Penguins need Casey DeSmith, Tristan Jarry to bring their ‘A’ games |

Penguins need Casey DeSmith, Tristan Jarry to bring their ‘A’ games

Jonathan Bombulie
Sean Stipp | Tribune-Review
The Penguins’ Casey DeSmith makes a save against the Canucks in the second period Tuesday, Oct. 16, 2018 at PPG Paints Arena.

The grading scale is changing for Pittsburgh Penguins goalies Casey DeSmith and Tristan Jarry.

When they first came up from Wilkes-Barre/Scranton of the AHL, it was easy to evaluate them on a curve. As long as they gave their team a reasonable chance to win a game, they got high marks.

After the Penguins split a two-game road trip to Winnipeg and Colorado this week, it has become clear that scale no longer applies.

DeSmith made enough saves to get the Penguins a 4-3 win Tuesday against the Jets. With Jarry in net, the Penguins were locked in a 3-3 tie in the third period Wednesday in Colorado.

The team had a chance to win both games, but was anyone watching giving either goalie much better than a “C” on his report card?

There are two main reasons for the changing standard.

First, by playing poorly throughout most of November, the Penguins put themselves in a position where they can’t hang their hat on moral victories or individual player development. They need to win to make the playoffs.

Second, by playing well in limited NHL duty, DeSmith and Jarry have raised their own expectations.

Among goalies who have made at least 10 starts this season, DeSmith’s .924 save percentage is eighth best in the league. Jarry led all NHL rookies with 14 wins last season.

They have shown they are capable of performing at a high level, so that is what coach Mike Sullivan expects from them moving forward.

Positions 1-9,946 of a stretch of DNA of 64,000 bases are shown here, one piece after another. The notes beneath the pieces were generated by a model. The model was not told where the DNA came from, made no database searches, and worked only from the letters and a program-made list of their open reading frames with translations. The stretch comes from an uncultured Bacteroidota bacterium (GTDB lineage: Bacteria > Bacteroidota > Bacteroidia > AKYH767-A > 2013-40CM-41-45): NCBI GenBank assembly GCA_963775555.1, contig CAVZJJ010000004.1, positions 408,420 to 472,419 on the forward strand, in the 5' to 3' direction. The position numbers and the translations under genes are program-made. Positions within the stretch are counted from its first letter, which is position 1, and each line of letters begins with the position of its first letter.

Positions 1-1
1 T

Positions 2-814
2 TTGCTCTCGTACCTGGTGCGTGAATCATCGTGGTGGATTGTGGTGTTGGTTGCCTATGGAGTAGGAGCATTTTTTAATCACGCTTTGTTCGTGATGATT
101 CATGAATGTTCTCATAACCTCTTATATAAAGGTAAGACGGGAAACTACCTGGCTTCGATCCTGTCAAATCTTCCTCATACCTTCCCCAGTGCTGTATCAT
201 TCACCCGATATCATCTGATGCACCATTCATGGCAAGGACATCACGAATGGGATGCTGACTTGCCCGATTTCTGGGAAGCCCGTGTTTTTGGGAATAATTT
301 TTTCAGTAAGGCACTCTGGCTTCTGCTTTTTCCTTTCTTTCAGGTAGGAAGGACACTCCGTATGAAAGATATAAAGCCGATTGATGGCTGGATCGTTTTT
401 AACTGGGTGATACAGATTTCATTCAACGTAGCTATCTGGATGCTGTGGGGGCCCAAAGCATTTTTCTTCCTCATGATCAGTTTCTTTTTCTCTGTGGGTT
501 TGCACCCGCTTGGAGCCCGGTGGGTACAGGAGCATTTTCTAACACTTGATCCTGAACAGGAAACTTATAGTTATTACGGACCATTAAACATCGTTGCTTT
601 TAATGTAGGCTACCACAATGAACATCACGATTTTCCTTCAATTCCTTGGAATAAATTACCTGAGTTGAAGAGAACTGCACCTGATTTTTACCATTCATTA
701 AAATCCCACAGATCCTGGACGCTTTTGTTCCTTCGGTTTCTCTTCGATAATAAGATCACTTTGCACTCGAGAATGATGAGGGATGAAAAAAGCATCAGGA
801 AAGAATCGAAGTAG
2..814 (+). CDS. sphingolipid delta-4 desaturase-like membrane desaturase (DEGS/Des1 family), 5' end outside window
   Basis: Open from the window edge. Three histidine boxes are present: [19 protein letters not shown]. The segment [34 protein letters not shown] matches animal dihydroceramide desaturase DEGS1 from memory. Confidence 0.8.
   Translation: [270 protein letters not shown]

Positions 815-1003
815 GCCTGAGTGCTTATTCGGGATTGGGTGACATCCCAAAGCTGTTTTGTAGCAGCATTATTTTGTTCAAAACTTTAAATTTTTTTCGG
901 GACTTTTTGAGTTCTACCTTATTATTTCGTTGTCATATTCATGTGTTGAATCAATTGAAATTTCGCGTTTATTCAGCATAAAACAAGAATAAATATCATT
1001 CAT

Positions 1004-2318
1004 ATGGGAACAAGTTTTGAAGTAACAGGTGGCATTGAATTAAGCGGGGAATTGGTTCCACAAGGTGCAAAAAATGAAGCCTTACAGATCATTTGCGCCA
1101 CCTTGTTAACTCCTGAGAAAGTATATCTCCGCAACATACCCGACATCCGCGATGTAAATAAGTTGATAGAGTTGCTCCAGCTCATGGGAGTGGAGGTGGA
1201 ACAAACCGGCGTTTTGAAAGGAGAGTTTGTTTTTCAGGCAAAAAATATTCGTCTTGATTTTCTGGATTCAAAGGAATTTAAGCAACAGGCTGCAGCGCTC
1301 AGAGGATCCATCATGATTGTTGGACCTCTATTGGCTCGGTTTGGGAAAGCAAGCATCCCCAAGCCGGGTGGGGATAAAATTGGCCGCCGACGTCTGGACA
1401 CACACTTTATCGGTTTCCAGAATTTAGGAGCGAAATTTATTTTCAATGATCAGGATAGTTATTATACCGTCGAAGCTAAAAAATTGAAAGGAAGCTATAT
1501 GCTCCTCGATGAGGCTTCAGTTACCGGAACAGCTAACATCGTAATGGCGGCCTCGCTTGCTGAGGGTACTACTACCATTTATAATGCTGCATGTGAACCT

“For sure,” Sullivan said. “The burden of responsibility of success is that you have to repeat it. When you have success, then expectations increase, whether it’s an individual player or if it’s a group.”

For a further illustration of the changing burden of expectations for the pair, look at the two games DeSmith has played at MTS Bell Place in Winnipeg in his career.

The first came Oct. 29 last season. It was DeSmith’s first NHL appearance. He came on in relief of Matt Murray late in the first period and stopped 12 of 15 shots in a 7-1 loss. The second came Tuesday when he started and made 24 saves in a 4-3 Penguins victory.

DeSmith gave up three goals in both games. His assessment of his play, however, was very different.

“To go out there and let in three goals first game, I’m like, ‘Tough place to play. Tough time to go in.’ You can kind of justify things a little bit,” DeSmith said. “Now that I’ve got more experience, three goals doesn’t feel as good. A bad goal against doesn’t slide off quite as easily because you expect to grow and play better and better as you play more.”

Ultimately, the Penguins’ goaltending future is in the hands of Matt Murray.

The 24-year-old, two-time Stanley Cup champion remains sidelined with a lower-body injury, though Sullivan said Friday, without divulging any details, the Penguins have a rehab plan mapped out for his return.

Murray coming back in fine form would be the path of least resistance for the Penguins. If he doesn’t, general manager Jim Rutherford might have to wade into the murky goaltender trade market.

In the meantime, though, the position is in the hands of DeSmith and Jarry.

For the Penguins to establish themselves as legitimate contenders, they will need both to get good grades.

“The more these guys are around,” Sullivan, said, “the more we have an opportunity to evaluate their daily habits, their daily strengths and weaknesses, and with each game that they play, we’ve got a bigger body of work to get an objective assessment of where we think each guy is and which guys give us the best chance to win.”

Follow the Pittsburgh Penguins all season long.

Jonathan Bombulie is a Tribune-Review staff writer. You can contact Jonathan at [email protected] or via Twitter @BombulieTrib.

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